The "sex comedy" is an insanely popular subgenre of film, even having sub-subgenres like "teenage" or "wedding" built in, to boot. So why not bring it to comic books?
That's exactly what Matt Fraction and Chip Zdarsky are doing with Image Comics' Sex Criminals, which kicks off in September. Of course, this is comic books, so why not also do their own sub-subgenre: the SciFi Sex Comedy. In Sex Criminals, it's the classic story of boy and girl meeting. Both boy and girl discover that when they're having sex, they can stop time in a limited capacity - so, they take their newfound ability and use it for sexual bank robbing adventures.
To talk more about Fraction's latest creator-owned story, the writer and his artist Zdarsky took a press conference over the phone, and brought along some art from the first issue to debut.
Fraction joined the call, announcing himself as "The NSA," and Image's Ron Richards asked the pair to give a basic rundown on the book.
"Son of a bitch, I just woke up!" said Fraction. He has known Chip for awhile, and knew his work before him. "The entire book was born out of a very sincere desire to work with him.
"We talked about various ideas, with Chip saying we should do 'our Game of Thrones' which I thought was a terrible idea. But then he came up with this idea of us hitting a sex comedy, and..."
Zdarsky interrupted, "and that was me baiting the hook! And we threatened each-other with doing it, and now we have a comic book coming out in a month."
They both expressed the desire to do their take on the "sex comedy," and their love for Image Comics as a place that could actually do that.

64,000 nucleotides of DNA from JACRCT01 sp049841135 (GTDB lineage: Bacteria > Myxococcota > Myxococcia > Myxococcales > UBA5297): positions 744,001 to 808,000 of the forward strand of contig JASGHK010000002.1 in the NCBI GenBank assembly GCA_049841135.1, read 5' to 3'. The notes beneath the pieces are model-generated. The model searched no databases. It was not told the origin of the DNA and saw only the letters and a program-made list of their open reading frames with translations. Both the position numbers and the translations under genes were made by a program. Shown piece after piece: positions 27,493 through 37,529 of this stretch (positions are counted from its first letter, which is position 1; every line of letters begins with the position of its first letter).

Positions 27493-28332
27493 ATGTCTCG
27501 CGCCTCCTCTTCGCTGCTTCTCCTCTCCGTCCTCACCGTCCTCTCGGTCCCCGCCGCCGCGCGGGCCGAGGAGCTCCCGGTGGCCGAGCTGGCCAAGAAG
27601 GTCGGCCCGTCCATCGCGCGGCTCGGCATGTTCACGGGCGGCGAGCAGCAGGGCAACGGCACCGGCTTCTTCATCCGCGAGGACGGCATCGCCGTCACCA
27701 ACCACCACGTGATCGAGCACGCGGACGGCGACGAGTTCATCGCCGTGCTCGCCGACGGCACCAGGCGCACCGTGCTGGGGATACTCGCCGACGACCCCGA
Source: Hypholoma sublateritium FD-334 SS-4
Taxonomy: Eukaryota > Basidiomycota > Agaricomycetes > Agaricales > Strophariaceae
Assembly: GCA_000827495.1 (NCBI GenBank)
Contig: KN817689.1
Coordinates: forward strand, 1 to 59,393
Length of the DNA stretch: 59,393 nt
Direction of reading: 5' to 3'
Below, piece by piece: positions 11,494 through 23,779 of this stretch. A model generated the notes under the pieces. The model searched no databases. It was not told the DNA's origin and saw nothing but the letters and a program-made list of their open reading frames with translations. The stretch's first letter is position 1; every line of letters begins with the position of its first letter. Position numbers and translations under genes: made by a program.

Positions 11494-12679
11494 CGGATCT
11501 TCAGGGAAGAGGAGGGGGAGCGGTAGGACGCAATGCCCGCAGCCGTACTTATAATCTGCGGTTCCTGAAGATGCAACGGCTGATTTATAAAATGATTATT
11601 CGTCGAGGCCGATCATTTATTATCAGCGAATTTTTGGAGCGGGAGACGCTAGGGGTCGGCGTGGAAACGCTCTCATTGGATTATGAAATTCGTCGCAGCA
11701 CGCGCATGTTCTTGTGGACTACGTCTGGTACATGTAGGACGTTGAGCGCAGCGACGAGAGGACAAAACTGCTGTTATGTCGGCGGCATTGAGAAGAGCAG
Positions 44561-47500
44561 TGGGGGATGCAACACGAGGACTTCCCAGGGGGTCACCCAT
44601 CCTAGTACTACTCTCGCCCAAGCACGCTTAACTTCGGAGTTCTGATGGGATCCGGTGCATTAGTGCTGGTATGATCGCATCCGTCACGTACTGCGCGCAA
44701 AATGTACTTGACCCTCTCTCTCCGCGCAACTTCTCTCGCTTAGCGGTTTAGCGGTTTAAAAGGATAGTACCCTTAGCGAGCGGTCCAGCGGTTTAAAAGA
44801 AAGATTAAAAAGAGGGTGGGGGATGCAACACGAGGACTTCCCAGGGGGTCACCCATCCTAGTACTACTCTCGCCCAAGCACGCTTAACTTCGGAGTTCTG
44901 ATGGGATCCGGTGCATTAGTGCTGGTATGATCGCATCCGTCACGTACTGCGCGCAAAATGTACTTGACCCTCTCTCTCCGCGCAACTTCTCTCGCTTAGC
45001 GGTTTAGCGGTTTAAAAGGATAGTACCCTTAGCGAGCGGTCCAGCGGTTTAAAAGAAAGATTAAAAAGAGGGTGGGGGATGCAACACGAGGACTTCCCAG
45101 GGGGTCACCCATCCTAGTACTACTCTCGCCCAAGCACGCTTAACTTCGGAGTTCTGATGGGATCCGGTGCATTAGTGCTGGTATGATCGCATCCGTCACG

Zdarsky said he doesn't like working with people usually, but loved seeing comedic parts in Fraction's writing and wanted to see him write a straight-up comedy.
Richards asked Zdarsky how he visualized the time-stopping moments in the series.
"It's great working with Matt because he's extremely visual," said Zdarsky. Fraction would send him movies and ideas, but when he first tried, Matt just told him "go more crazy with it!"
Fraction praised Zdarsky's color palette, saying he and Frazer Irving have a "singular style" in comics that includes their coloring.
Press questions! First from Casey from CBR, asking about the end of book one that says "don't sell this to kids!"
Fraction says, "Of course! Kids have to steal their knowledge, right?"
Zdarsky said that he "over did it on the back cover" on purpose, even though a book called Sex Criminals should naturally drive parents to not pick it up for their kids.
Fraction said, "It's not a book designed for children. If children have questions about sex, they should go to parents or teachers or something."